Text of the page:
blank.gif (51 bytes) Media

Media Bias and
Campaign Finance

by J. Peter Mulhern

he biases of the elite media are too well documented to make good column fodder. Most journalists have a tribal attachment to the Democrat Party that transcends even ideology. This attachment permeates political reporting, reducing most of it to the sort of silly propaganda Tass and Pravda churned out before the Soviet Union crumbled.

Normally there’s no point in harping on media bias. It is a fact of life. Every now and then, however, the press tells a story that demonstrates its political tribalism with particular force. Such stories are worthy of attention. They deserve particular attention whenever campaign finance reform is under discussion.

A recent Newsweek contains a story about the private papers of the late James Reston who wrote a column for a newspaper based in New York. Reston was the epitome of the establishment journalist. The bulk of Newsweek’s story is devoted to arguing that Reston was too principled to act as an unthinking conduit for any information the great and powerful chose to drop on his plate.

To buttress this argument Newsweek mentions that Reston refused to publish what he heard when “Lyndon Johnson summoned [him] to the Oval Office in 1964 and started dishing dirt about Barry Goldwater (right out of Goldwater’s FBI file).”

Using information gathered by the FBI to discredit a political opponent is a felony. It was a felony in 1964. Lyndon Johnson committed a serious crime in the presence of Washington’s leading political reporter and apparently Reston never considered that this might be news. Newsweek is only interested in Johnson’s crime because it gave Reston an opportunity to show that he was above aiding and abetting. It never hints that Reston had a duty to let the nation know that the man in the Oval Office was a crook.

Nothing Richard Nixon was ever accused of in connection with Watergate posed as great a threat to the integrity of the American political process as the crime Lyndon Johnson committed in James Reston’s presence. But Johnson was a Democrat. He could rely on Reston to ignore his crime. He could also rely on Newsweek to continue ignoring it 35 years later.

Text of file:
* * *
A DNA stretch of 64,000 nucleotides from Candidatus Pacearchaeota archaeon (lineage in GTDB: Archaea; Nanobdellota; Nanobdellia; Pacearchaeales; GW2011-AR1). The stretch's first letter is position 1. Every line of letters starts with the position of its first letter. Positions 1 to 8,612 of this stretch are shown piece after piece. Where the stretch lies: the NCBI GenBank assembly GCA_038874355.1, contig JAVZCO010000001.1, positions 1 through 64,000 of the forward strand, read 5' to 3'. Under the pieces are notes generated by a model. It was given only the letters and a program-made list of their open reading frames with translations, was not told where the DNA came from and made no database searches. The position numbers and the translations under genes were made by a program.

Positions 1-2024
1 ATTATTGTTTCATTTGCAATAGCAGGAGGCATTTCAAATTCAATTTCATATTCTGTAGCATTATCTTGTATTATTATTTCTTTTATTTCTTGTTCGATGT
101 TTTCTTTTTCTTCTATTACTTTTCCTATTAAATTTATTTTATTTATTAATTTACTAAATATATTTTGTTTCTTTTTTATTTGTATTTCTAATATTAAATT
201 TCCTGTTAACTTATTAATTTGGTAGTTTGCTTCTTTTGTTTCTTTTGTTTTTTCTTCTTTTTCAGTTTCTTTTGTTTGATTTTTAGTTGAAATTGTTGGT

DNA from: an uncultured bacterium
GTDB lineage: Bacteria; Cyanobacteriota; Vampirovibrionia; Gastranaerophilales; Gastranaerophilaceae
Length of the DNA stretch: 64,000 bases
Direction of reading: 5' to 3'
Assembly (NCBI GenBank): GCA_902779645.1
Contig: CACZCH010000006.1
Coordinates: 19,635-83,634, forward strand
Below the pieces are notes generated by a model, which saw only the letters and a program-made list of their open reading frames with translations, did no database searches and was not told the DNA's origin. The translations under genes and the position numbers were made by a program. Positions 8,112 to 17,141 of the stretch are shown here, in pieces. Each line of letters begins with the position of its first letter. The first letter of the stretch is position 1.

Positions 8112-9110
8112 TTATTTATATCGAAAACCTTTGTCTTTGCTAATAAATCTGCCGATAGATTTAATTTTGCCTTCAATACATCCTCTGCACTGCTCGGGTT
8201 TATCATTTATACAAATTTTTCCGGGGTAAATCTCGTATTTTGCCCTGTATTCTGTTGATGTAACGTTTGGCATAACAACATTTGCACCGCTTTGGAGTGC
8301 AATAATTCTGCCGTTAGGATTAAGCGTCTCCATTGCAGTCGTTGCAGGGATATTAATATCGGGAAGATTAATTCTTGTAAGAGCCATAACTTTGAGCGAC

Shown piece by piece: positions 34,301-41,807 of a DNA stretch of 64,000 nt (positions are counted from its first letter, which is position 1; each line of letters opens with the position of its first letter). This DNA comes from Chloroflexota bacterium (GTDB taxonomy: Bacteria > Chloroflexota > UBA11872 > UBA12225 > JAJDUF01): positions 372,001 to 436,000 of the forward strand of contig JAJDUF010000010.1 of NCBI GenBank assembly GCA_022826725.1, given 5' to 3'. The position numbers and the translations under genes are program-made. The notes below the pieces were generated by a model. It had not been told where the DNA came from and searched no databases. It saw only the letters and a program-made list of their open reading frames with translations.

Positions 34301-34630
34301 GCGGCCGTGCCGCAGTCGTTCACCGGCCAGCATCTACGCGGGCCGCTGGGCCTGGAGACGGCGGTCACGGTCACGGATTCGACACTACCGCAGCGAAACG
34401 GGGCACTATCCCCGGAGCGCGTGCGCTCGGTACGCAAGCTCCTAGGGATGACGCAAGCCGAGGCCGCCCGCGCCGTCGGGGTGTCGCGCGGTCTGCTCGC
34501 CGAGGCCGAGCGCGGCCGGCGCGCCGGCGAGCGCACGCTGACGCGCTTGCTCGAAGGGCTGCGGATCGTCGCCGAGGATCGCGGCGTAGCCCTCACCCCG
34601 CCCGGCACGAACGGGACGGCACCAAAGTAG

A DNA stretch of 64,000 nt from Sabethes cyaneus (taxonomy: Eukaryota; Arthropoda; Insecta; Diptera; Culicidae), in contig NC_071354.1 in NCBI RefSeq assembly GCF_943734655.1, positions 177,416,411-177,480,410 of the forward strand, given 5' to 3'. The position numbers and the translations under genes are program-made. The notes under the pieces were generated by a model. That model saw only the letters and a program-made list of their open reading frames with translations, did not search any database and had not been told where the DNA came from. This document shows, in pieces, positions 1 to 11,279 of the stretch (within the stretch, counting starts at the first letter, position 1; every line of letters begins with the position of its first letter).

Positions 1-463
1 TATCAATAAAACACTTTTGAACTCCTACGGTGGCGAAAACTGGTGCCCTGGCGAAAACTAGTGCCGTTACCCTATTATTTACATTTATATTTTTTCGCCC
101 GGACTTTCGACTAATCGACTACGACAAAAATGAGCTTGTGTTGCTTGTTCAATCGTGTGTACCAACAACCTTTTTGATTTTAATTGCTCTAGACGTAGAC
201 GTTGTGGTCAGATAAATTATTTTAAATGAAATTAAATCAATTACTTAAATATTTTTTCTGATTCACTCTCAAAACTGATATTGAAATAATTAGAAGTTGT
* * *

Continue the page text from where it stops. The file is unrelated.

Johnson’s crime isn’t too stale to be newsworthy. Journalists understand the contemporary significance of both Republican and Democrat political heritage. Nixon’s presidency is nearly as remote as Johnson’s, but journalists continue to kick Dick Nixon around with gusto.

Anything that might help to discredit Nixon is still front-page news. Not long ago fresh evidence that Nixon viewed Jews with some hostility and suspicion got substantial media play. Nixon was Johnson’s ideological twin. He worked to consolidate and even extend Johnson’s “Great Society.” But he was also a Republican (and an anti-Communist).

Johnson belonged to the tribe; when his sins are noticed at all he gets cheap absolution. Nixon did not belong to the tribe; he is consigned forever to the outer darkness. This is what passes for “objective” journalism. History’s first draft is badly in need of revision.

By treating Johnson’s abuse of the FBI lightly, Newsweek demonstrated its commitment to Democrat mythology. It shares this commitment with almost all of the major American news organizations.

Republicans can only hope to shape our political debate by using paid media. The “free” media is inalterably hostile.

This is one of the many facts that John McCain and the other Republicans devoted to achieving the Holy Grail of campaign finance reform don’t seem to grasp. Every effort to restrict the amount of money spent on political campaigns is an effort to amplify the biased reporting of the media elite. The less candidates can spend, the more they must rely on free media to broadcast their message.

Reformers want to keep people and organizations with money from exerting undue influence on money-hungry politicians. They worry about giving too much power to the relatively few people who control significant wealth. What they don’t understand is that we can only diminish the power of wealth by increasing the importance of other, more dangerous, sources of power.

Millions of Americans have the money to support political candidates and causes. Very few of us have any control over the content and tone of the evening news. Is it really a threat to democracy to let money play an important role in shaping our political debates if the alternative is to leave those debates entirely in the hands of a few reflexively leftist infotainment executives?

This is the sort of question that should answer itself. Unfortunately, the lingering effect of Marxist rhetoric on mainstream opinion leads many people to see the power of wealth as a significant threat to democracy. The hideous history of socialist experiments in the 20th century should have taught us that concentrating power in the hands of a narrow intellectual elite is far more dangerous than letting money talk, but learning from the past isn’t our forte.

Any Republican politician who wants to restrict his party’s access to money is either a masochist or a fool. It’s a tough world out there for anyone who doesn’t belong to the tribe. Republicans need to arm themselves with every dollar they can get.  NJ

J. Peter Mulhern practices law in Washington, D. C. and writes regularly for The Washington Weekly ( This analysis is reprinted with his permission.


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